Re: RFC [Patch] Remove "please try 'cgroup_disable=memory' optionif you don't want memory cgroups" printk at boot time.
From: Heiko Carstens
Date: Wed Apr 07 2010 - 04:32:52 EST
On Wed, Apr 07, 2010 at 05:11:13PM +0900, KAMEZAWA Hiroyuki wrote:
> On Wed, 7 Apr 2010 10:00:14 +0200
> Heiko Carstens <heiko.carstens@xxxxxxxxxx> wrote:
> > Probably a stupid question: but isn't it possible to allocate the huge
> > amounts of memory only if somebody activates memcg during runtime?
> Activation can occur only at boot but page_cgroup allocation happens at
> memory hotplug.
> > And then allocate everything using vmalloc?
> > But that probably doesn't work, since you need to record everything
> > from the boot of the system, I would guess?
> The story was..
> 1. at first, page_cgroup was allocated on demand. but we need to have
> page->page_cgroup pointer. Then, we pay 8bytes per page even if we
> disable memory cgroup.
> All page behavior was tracked since boot time.
> 2. Fedora maintaienr said "we never enable memcg if you contiue to use
> page->page_cgroup pointer, 8bytes per page costs!".
> Then, we decieded to allocate page_cgroup at boot time, and allocate
> all at once at boot time. This makes memcg runtime robust. And we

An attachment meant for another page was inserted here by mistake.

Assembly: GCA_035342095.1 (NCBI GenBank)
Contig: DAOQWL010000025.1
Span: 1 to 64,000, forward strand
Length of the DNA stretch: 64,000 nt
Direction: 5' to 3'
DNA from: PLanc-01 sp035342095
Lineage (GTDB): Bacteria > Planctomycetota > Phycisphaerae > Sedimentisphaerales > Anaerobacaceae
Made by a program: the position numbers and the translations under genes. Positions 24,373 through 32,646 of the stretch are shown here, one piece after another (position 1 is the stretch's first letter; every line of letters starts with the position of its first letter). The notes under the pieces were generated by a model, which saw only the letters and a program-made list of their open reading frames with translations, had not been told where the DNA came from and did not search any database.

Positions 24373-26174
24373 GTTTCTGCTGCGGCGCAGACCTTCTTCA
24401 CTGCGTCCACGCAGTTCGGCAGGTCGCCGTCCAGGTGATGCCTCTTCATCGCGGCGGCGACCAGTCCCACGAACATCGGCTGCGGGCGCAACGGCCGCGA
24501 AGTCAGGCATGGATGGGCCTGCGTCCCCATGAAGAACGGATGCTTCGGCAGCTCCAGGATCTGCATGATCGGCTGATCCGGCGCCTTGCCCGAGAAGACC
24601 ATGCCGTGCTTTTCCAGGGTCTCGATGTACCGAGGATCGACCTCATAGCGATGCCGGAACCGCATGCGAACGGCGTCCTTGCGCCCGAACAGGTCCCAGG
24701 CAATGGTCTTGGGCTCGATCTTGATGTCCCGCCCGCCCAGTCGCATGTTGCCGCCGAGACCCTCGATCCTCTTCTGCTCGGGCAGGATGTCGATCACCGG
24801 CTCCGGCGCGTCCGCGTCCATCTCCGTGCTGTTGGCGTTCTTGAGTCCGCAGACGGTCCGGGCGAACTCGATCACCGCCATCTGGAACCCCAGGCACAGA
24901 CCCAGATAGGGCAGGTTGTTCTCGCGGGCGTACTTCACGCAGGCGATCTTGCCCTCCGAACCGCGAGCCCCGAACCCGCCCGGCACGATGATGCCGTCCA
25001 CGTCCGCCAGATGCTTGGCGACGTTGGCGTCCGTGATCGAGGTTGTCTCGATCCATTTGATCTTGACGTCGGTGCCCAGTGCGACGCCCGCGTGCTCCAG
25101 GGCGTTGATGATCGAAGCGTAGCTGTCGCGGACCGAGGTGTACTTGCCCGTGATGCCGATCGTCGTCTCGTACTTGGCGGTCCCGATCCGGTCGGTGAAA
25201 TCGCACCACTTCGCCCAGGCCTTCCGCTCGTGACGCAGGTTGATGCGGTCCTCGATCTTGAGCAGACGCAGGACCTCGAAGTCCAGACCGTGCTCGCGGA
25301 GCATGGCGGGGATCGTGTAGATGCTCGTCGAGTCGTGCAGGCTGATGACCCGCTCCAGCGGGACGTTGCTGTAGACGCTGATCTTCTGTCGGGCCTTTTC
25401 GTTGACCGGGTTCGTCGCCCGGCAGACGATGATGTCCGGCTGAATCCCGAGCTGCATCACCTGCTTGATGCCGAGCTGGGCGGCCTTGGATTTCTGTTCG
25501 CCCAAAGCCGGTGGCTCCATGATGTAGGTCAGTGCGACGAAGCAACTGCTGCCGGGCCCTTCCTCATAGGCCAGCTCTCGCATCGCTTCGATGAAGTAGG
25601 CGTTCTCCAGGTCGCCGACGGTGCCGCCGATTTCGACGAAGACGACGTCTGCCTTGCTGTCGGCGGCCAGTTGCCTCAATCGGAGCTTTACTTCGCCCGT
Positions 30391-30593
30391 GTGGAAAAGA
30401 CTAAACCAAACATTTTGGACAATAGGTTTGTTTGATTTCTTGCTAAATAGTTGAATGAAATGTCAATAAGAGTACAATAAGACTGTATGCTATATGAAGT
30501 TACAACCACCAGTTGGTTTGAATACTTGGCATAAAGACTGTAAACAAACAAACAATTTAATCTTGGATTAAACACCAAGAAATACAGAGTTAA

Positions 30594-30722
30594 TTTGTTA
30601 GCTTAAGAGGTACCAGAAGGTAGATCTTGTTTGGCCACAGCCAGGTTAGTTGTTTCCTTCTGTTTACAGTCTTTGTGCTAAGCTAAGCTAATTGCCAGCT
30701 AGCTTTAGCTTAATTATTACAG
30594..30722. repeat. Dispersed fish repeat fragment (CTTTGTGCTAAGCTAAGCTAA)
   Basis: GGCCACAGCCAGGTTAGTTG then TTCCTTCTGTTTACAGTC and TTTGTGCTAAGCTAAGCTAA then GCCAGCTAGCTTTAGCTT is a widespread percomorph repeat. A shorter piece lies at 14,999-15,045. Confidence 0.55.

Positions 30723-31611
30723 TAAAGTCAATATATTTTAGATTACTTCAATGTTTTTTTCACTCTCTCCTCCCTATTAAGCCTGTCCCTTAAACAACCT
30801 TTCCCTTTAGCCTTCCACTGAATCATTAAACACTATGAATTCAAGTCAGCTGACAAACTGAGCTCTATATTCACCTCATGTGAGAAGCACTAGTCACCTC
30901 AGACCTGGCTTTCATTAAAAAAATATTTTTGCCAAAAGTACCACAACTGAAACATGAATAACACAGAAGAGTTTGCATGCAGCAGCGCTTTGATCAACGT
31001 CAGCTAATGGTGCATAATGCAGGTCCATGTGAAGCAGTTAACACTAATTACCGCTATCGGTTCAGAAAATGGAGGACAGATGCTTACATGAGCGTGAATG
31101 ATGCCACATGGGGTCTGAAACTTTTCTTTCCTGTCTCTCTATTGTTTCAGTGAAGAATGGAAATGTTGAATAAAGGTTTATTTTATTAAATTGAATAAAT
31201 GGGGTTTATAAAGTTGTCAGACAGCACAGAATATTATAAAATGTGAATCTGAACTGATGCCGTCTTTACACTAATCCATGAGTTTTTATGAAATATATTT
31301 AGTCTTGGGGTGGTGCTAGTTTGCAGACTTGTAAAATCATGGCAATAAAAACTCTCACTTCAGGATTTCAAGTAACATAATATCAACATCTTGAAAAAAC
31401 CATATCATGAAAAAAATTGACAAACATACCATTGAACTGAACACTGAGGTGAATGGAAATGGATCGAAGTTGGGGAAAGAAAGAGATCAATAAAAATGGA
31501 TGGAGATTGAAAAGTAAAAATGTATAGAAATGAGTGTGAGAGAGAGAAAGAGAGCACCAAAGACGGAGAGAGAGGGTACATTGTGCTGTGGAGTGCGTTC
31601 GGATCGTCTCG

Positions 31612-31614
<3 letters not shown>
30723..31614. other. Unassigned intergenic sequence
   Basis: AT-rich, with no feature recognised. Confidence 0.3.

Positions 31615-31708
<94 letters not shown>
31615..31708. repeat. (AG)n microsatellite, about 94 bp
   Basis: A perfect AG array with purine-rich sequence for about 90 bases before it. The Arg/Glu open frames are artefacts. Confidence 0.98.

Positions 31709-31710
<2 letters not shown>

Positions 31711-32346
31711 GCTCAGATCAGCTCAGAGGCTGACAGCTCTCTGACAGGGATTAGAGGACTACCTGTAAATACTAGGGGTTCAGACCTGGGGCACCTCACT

> got rid of page->page_cgroup pointer.
> cgroup_disable=memory user have no waste of memory now.
> > Just wondering because we do everything to not even waste a single bit
> > in struct page and all of a sudden on the enterprise distros we allocate
> > (by default!) 40 additional bytes per page.
> 3. Then, I added warning when I wrote a patch to allocate page_cgroup at boot.
> It's easy to avoid extra 40bytes.
> For enterprise, I have no concern. Enterprise admin tend to be careful and
> check all default value when he use a new kernel.
> That message was for desktop guys using desktop distro.
> Disabling memory cgroup at default may be a choice. But no one send such kind
> of patch until now.
Thanks for explaining! Looks like whatever you do there's always somebody
Distros _could_ ship with memcg by default off independently of the upstream
kernel. But it looks like they won't. Anyway that's a problem we can't solve
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